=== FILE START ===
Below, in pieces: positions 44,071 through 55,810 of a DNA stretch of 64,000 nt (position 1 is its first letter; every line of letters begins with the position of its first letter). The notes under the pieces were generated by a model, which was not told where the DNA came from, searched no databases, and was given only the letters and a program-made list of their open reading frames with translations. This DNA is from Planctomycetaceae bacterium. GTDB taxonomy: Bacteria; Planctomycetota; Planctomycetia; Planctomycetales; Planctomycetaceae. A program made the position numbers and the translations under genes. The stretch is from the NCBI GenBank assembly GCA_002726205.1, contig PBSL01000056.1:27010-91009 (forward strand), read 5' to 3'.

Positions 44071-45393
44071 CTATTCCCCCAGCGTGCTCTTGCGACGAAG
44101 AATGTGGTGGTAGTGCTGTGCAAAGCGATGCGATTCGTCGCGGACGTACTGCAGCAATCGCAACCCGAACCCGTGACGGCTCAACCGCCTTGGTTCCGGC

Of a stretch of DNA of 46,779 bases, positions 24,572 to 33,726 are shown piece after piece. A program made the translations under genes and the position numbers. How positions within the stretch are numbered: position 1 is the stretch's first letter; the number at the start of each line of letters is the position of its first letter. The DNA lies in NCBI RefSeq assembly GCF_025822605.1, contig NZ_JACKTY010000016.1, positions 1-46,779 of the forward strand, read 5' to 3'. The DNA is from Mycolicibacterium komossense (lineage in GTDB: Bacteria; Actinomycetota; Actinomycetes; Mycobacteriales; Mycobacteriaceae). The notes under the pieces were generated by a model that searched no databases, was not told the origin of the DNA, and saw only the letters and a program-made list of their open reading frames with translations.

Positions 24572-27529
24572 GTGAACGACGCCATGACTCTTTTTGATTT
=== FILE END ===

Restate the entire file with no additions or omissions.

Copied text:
Below, in pieces: positions 44,071 through 55,810 of a DNA stretch of 64,000 nt (position 1 is its first letter; every line of letters begins with the position of its first letter). The notes under the pieces were generated by a model, which was not told where the DNA came from, searched no databases, and was given only the letters and a program-made list of their open reading frames with translations. This DNA is from Planctomycetaceae bacterium. GTDB taxonomy: Bacteria; Planctomycetota; Planctomycetia; Planctomycetales; Planctomycetaceae. A program made the position numbers and the translations under genes. The stretch is from the NCBI GenBank assembly GCA_002726205.1, contig PBSL01000056.1:27010-91009 (forward strand), read 5' to 3'.

Positions 44071-45393
44071 CTATTCCCCCAGCGTGCTCTTGCGACGAAG
44101 AATGTGGTGGTAGTGCTGTGCAAAGCGATGCGATTCGTCGCGGACGTACTGCAGCAATCGCAACCCGAACCCGTGACGGCTCAACCGCCTTGGTTCCGGC

Of a stretch of DNA of 46,779 bases, positions 24,572 to 33,726 are shown piece after piece. A program made the translations under genes and the position numbers. How positions within the stretch are numbered: position 1 is the stretch's first letter; the number at the start of each line of letters is the position of its first letter. The DNA lies in NCBI RefSeq assembly GCF_025822605.1, contig NZ_JACKTY010000016.1, positions 1-46,779 of the forward strand, read 5' to 3'. The DNA is from Mycolicibacterium komossense (lineage in GTDB: Bacteria; Actinomycetota; Actinomycetes; Mycobacteriales; Mycobacteriaceae). The notes under the pieces were generated by a model that searched no databases, was not told the origin of the DNA, and saw only the letters and a program-made list of their open reading frames with translations.

Positions 24572-27529
24572 GTGAACGACGCCATGACTCTTTTTGATTT